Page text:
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Getting the upper hand on preg-checking

Early preg check

Dalen Wood of Big Timber, Montana checks cattle in a chute. Preg checking allows operators to better manage their calving season and the subsequent breeding season.

There’s a critical window of time for cattle producers to determine whether females in the herd are pregnant.

In the Central Plains region, including Nebraska and Kansas, veterinarians like to begin preg-checking spring calving herds in mid-September. The work ramps up from there, with the bulk of the preg-checks conducted in October and November.

The earlier producers determine the pregnancy status of the cow, the sooner they can make management decisions regarding open cows.

“Most open cows will be culled from the herd since they will not fit into the prescribed calving season,” said Tony Hawkins, DVM, technical services veterinarian at Valley Vet Supply in Marysville, Kansas.

Tony Hawkins

Tony Hawkins, DVM, technical services veterinarian at Valley Vet Supply in Marysville, Kan.

So, the question is, how early to preg-check?

“The sooner/the better,” advises beef cattle veterinarian Dr. Bob Larson at Kansas State University.

He prefers to preg-check when he expects the pregnancies to be at least 35-40 days or older. Veterinarians can be pretty accurate when using that time frame.

Some vets palpate manually while others use ultrasound to verify a pregnancy. Ultrasound is used more for early pregnancies. Veterinarians can be more accurate at determining the age and size of the fetus by checking early, Larson said.

With early checks, producers can identify cows that are not pregnant and manage them differently. If they’re not going to have a calf, producers don’t want to invest a winter feed bill for them, Larson said. Once determining a cow is open, producers will either feed them separately to put weight on before selling her or sell her right after the open diagnosis.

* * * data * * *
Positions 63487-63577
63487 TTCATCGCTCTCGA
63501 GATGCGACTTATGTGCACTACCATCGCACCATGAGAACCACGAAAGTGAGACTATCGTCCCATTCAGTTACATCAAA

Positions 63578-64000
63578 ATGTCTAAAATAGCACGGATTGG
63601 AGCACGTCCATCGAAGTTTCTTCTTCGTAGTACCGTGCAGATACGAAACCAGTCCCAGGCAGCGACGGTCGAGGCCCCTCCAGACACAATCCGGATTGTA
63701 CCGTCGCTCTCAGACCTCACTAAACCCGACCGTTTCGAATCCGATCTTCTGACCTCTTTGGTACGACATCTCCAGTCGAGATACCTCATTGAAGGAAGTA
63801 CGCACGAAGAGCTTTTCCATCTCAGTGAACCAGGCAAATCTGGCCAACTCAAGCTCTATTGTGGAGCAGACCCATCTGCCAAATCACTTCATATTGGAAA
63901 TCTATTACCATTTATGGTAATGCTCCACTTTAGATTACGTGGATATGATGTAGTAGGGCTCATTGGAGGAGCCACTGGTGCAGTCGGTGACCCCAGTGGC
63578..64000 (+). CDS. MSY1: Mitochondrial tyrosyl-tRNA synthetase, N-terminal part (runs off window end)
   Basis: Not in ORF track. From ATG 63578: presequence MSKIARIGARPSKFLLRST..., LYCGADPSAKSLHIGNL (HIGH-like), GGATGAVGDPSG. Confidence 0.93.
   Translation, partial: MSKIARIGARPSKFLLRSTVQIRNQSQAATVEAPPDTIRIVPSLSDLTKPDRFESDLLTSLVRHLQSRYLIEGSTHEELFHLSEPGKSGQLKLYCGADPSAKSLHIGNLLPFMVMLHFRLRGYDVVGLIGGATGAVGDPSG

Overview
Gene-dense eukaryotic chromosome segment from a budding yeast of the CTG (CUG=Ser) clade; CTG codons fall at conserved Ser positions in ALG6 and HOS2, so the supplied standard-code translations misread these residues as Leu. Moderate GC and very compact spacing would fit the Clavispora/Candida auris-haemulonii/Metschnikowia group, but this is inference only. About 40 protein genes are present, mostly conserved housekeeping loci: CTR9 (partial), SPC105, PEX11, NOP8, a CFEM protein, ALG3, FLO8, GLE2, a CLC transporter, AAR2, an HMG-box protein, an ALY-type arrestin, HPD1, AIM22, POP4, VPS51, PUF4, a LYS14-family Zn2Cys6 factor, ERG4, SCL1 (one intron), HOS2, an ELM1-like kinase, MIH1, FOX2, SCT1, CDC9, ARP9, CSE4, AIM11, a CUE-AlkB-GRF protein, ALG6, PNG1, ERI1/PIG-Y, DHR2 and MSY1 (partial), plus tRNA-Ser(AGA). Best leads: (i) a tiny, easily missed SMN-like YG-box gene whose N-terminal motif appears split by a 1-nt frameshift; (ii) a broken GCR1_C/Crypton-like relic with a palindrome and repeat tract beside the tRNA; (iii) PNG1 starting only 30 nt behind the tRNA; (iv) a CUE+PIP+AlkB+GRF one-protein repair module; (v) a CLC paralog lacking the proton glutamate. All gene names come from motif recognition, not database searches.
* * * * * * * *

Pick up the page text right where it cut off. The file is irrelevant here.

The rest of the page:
Bob Larson

Beef cattle veterinarian Dr. Bob Larson at Kansas State University.

Another important factor to consider is estimating when each cow got pregnant, Larson said. He calls it “value-added” pregnancy checking, and it’s especially critical for a herd that doesn’t breed up as well as expected. It helps narrow the time periods within the breeding season when cows were not becoming pregnant.

Several factors impact whether cows become pregnant, and also how early in the breeding season they become pregnant. There’s nutrition, genetics, animal husbandry, bull fertility and cow health at influence pregnancy.

Larson likes to pinpoint when the herd might not have been performing well reproductively.

Trans Ova Genetics

Travis White, a professional services veterinarian with Trans Ova Genetics, watches an ultrasound screen as he performs an ovum pick-up procedure, gathering unfertilized eggs from a 14-month-old heifer at the company’s Sioux Center, Iowa, headquarters. Rapid technological advances in the field have allowed producers to improve the genetics of their herds more rapidly than ever.

“Maybe they bred well in the beginning. Then because of bull problems or other issues the herd didn’t breed well for a few weeks, although later on they performed well again,” Larson said.

He recommends determining not only if they became pregnant, but when to pinpoint the problem.

Some producers have other reasons for choosing when they preg check.

Many wait until cows will be at the appropriate stage of gestation to vaccinate them at the same time, Hawkins said. Though, that could mean feeding open cows for several months.

“While this results in a higher feed bill, you only have to process the cows once,” he said.

Reporter Amy Hadachek is a two-time Emmy Award winning meteorologist and a storm chaser who earned her NWA and AMS Broadcast Meteorology Seals of Approval. She and her husband live on a diversified farm in Kansas. Reach her at amy.hadachek@midwestmessenger.com.

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Reporter Amy Hadachek is a two-time Emmy Award winning meteorologist and a storm chaser. She and her husband live on a diversified farm in Kansas. Reach her at amy.hadachek@midwestmessenger.com.

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